Homeschooling is still not a mainstream mode of education; however, it is rising steadily worldwide.
In some jurisdictions, homeschoolers are not required to report their choice to homeschool, while in others, homeschooling remains illegal, but some parents choose to home-educate their children regardless. For this reason, it is difficult to estimate the exact number of homeschooling families. The numbers we do have indicate that approximately 27,000 children were homeschooled in Canada (as of 2015) and a whopping 1.7 million in the United States as of 2017. In Europe, homeschooling statistics continue to rise, despite of the illegal status of homeschooling in many countries in the continent. Worldwide, the number of homeschooled students is extremely difficult to estimate, but statistics indicate that this method of education is growing across continents.
Legal Status of Homeschooling Worldwide
Homeschooling is illegal in several countries, including: Sierra Leone, Brazil, Costa Rica, Cuba, El Salvador, Guatemala, Armenia, Azerbaijan, Georgia, Turkey, Albania, Andorra, Belarus, Bosnia and Herzegovina, Bulgaria, Croatia, Cyprus, Germany, Greece, Lithuania, Macedonia, Malta, Moldova, Montenegro, Netherlands, San Mareno, and Sweeden.
Despite this, several parents choose to risk legal action and homeschool their children anyway. The most well-known case is that of the Wunderlich family, whose children were seized by police because their parents chose to homeschool them. The family is fighting for what they say is their parental right, and the case has been taken to the European Court of Human Rights.
In countries where homeschooling is legal, the requirements for homeschooling (or lack thereof) is often left up to individual states or provinces. In Canada, some provinces have strict requirements and provide funding for homeschooling families, while in others, parents have complete liberty to choose how to homeschool, but do not receive financial support.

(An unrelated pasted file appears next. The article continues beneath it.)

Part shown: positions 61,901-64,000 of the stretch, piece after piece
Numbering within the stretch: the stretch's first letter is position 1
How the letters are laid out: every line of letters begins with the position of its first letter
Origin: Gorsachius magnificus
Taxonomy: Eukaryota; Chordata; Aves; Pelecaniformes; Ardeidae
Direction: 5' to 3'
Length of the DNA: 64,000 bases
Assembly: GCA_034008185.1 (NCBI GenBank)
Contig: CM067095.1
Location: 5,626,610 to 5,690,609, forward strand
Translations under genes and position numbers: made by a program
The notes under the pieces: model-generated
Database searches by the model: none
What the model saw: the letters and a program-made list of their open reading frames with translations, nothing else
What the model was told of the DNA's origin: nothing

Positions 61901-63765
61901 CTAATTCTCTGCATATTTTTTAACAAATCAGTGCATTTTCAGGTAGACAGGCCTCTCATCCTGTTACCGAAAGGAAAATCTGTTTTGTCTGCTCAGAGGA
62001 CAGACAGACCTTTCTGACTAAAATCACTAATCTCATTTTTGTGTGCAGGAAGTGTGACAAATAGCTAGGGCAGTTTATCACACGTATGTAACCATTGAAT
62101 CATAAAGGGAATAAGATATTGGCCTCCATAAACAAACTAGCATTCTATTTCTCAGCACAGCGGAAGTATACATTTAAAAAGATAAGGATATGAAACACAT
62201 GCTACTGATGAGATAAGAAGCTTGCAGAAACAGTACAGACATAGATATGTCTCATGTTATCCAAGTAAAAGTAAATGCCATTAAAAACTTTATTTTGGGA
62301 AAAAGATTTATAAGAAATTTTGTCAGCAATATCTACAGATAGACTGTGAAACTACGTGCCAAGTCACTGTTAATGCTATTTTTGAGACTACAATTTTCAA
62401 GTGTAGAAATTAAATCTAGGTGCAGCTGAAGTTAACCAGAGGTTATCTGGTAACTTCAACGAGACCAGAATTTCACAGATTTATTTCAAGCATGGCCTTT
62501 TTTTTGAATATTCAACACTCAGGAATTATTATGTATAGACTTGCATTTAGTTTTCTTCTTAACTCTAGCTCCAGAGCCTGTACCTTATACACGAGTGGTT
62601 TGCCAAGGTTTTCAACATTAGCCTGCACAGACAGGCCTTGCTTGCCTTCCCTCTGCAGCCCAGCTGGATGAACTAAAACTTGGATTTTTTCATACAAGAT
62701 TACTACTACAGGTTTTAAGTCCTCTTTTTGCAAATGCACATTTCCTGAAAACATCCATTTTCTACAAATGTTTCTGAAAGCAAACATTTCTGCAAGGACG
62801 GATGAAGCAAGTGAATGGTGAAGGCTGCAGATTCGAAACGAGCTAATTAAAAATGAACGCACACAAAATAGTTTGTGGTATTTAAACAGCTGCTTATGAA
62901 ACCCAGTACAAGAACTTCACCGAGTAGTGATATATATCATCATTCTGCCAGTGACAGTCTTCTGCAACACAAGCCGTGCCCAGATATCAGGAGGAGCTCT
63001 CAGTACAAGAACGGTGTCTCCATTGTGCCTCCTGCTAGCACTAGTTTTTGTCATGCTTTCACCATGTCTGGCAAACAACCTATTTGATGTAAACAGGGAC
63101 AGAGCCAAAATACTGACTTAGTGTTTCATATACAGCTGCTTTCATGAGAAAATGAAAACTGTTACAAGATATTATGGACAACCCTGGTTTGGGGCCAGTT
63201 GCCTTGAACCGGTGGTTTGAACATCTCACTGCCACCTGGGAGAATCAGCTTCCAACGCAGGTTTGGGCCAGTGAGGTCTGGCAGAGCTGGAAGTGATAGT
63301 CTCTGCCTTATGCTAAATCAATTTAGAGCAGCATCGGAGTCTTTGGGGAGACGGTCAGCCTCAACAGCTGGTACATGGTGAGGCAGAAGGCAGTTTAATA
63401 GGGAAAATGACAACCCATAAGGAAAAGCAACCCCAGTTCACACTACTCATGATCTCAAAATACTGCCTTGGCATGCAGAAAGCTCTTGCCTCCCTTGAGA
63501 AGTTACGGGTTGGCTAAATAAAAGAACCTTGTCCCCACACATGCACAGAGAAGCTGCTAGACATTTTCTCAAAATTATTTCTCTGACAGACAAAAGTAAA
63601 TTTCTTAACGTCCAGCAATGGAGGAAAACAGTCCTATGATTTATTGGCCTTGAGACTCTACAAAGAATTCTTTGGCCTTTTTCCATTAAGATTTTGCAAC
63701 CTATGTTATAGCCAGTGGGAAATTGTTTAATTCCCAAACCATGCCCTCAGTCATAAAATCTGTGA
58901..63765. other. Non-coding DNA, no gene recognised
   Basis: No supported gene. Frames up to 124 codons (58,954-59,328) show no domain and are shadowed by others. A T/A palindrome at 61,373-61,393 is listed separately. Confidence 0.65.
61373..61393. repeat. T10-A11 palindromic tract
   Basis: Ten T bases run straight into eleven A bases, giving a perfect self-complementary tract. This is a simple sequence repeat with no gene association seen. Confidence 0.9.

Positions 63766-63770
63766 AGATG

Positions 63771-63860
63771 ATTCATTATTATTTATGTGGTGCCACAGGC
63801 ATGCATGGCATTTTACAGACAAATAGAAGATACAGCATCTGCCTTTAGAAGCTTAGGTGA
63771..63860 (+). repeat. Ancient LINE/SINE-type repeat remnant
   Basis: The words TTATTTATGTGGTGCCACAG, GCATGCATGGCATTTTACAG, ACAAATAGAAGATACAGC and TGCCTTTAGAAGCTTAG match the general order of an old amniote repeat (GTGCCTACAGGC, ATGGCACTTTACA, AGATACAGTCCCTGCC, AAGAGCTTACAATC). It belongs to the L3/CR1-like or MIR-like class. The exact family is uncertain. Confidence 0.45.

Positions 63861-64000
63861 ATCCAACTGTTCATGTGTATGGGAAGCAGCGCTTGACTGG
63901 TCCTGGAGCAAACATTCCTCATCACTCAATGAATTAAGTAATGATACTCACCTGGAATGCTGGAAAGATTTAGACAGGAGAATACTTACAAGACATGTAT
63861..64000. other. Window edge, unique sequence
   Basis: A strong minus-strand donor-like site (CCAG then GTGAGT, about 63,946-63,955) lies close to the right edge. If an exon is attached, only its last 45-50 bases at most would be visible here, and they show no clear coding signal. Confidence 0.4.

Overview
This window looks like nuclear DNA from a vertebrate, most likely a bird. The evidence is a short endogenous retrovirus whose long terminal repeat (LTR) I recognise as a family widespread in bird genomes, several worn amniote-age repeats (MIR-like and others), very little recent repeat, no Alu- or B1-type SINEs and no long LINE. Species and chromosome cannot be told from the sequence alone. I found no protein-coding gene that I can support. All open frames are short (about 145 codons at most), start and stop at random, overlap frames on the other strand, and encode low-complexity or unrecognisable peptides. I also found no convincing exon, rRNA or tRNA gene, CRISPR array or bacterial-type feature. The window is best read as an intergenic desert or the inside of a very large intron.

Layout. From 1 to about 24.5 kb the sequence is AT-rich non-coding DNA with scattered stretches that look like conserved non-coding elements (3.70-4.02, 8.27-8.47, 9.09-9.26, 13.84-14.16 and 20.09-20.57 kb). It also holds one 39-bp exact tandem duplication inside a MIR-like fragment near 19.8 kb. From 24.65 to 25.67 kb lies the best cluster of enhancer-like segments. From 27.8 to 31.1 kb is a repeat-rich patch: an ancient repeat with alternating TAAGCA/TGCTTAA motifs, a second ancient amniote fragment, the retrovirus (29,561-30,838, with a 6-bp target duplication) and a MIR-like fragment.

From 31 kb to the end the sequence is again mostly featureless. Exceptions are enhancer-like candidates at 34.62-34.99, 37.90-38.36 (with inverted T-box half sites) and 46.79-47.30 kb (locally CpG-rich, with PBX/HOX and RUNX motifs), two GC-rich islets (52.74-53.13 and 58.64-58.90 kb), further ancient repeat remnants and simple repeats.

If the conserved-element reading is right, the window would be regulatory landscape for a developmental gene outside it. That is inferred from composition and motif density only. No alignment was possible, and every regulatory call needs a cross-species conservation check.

Types of homeschooling
Homeschooling can take many forms, from the highly structured to the highly free-form. Some parents choose Classical Education, others follow the Charlotte Mason method, and yet others choose the Waldorf method. Many homeschoolers use an eclectic method, picking and choosing from various curricula to provide a truly personalized education for their children. Finally, some parents choose to unschool, meaning that they do not provide any lessons, and let children dictate their own learning. Some unschooling parents firmly believe that children learn through play more effectively than any other method, while others seek out information about their child’s interests as they arise. Many unschooling parents still take part in some structured activities outside of the home.
Homeschooling doesn’t necessarily mean school at home
Homeschooling can be a misleading term. The majority of homeschoolers spend more time out of the home than within it, attending homeschooling programs, library programs, homeschooling group lessons, and other social activities. Some homeschooling parents stay put in their hometown, with some trips outside of it for educational opportunities. However, the number of parents who travel the world while educating their children is growing. Often dubbed “world schooling” or “road schooling,” this method of education sees families experiencing the world while learning through those experiences. These parents often conduct nature studies, history lessons, and teach geography while visiting different spots. Some use programs at National Parks in order to teach science and reinforce the learning that takes place at these locations.
Parents have many reasons for choosing to homeschool. Some choose to do so because they are unhappy with the school system and cannot afford private schools, others choose to homeschool to have freedom of time and movement. Yet others choose to homeschool to cater to children with special needs, and the list goes on. Regardless of the reason, the number of homeschooled children is likely to continue to grow over time.